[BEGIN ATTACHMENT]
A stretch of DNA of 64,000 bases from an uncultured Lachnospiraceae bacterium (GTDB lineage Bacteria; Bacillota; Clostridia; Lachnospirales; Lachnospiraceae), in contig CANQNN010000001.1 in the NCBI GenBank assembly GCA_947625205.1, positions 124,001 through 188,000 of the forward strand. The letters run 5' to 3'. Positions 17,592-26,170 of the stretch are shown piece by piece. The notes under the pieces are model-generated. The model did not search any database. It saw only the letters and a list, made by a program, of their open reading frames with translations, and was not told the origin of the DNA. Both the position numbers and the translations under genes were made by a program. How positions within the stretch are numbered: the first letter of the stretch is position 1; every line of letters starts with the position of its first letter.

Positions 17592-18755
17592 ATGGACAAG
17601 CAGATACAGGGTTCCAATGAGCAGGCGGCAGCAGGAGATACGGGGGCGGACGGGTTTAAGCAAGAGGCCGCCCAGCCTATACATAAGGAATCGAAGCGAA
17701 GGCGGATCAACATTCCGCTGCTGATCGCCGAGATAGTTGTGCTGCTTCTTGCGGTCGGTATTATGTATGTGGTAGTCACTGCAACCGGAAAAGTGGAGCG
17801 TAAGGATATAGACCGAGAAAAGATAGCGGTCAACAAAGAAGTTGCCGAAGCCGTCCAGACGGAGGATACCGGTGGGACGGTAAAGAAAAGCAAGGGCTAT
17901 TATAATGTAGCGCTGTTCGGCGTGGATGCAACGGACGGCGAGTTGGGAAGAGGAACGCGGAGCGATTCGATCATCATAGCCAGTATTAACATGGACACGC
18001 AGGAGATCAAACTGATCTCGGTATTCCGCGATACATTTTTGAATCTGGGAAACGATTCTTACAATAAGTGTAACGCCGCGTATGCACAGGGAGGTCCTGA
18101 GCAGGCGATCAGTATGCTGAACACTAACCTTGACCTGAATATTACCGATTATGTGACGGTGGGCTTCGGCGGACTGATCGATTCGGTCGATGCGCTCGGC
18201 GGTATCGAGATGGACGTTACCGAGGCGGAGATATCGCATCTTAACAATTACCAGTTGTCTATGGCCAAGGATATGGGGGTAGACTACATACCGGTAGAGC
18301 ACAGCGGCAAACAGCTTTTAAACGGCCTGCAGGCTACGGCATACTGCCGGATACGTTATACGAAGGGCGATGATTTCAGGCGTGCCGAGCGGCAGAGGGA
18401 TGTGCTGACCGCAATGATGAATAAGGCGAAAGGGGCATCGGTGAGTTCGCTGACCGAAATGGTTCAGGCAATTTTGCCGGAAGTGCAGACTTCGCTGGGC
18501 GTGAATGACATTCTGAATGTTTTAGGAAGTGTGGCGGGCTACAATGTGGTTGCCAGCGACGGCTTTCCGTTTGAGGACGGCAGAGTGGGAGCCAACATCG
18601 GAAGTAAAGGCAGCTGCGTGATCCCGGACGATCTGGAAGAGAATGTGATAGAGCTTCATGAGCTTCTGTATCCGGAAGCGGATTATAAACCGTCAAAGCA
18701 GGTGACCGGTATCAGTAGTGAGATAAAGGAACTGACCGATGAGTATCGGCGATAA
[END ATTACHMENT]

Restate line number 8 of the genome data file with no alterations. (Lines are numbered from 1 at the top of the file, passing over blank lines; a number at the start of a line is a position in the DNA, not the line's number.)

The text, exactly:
18001 AGGAGATCAAACTGATCTCGGTATTCCGCGATACATTTTTGAATCTGGGAAACGATTCTTACAATAAGTGTAACGCCGCGTATGCACAGGGAGGTCCTGA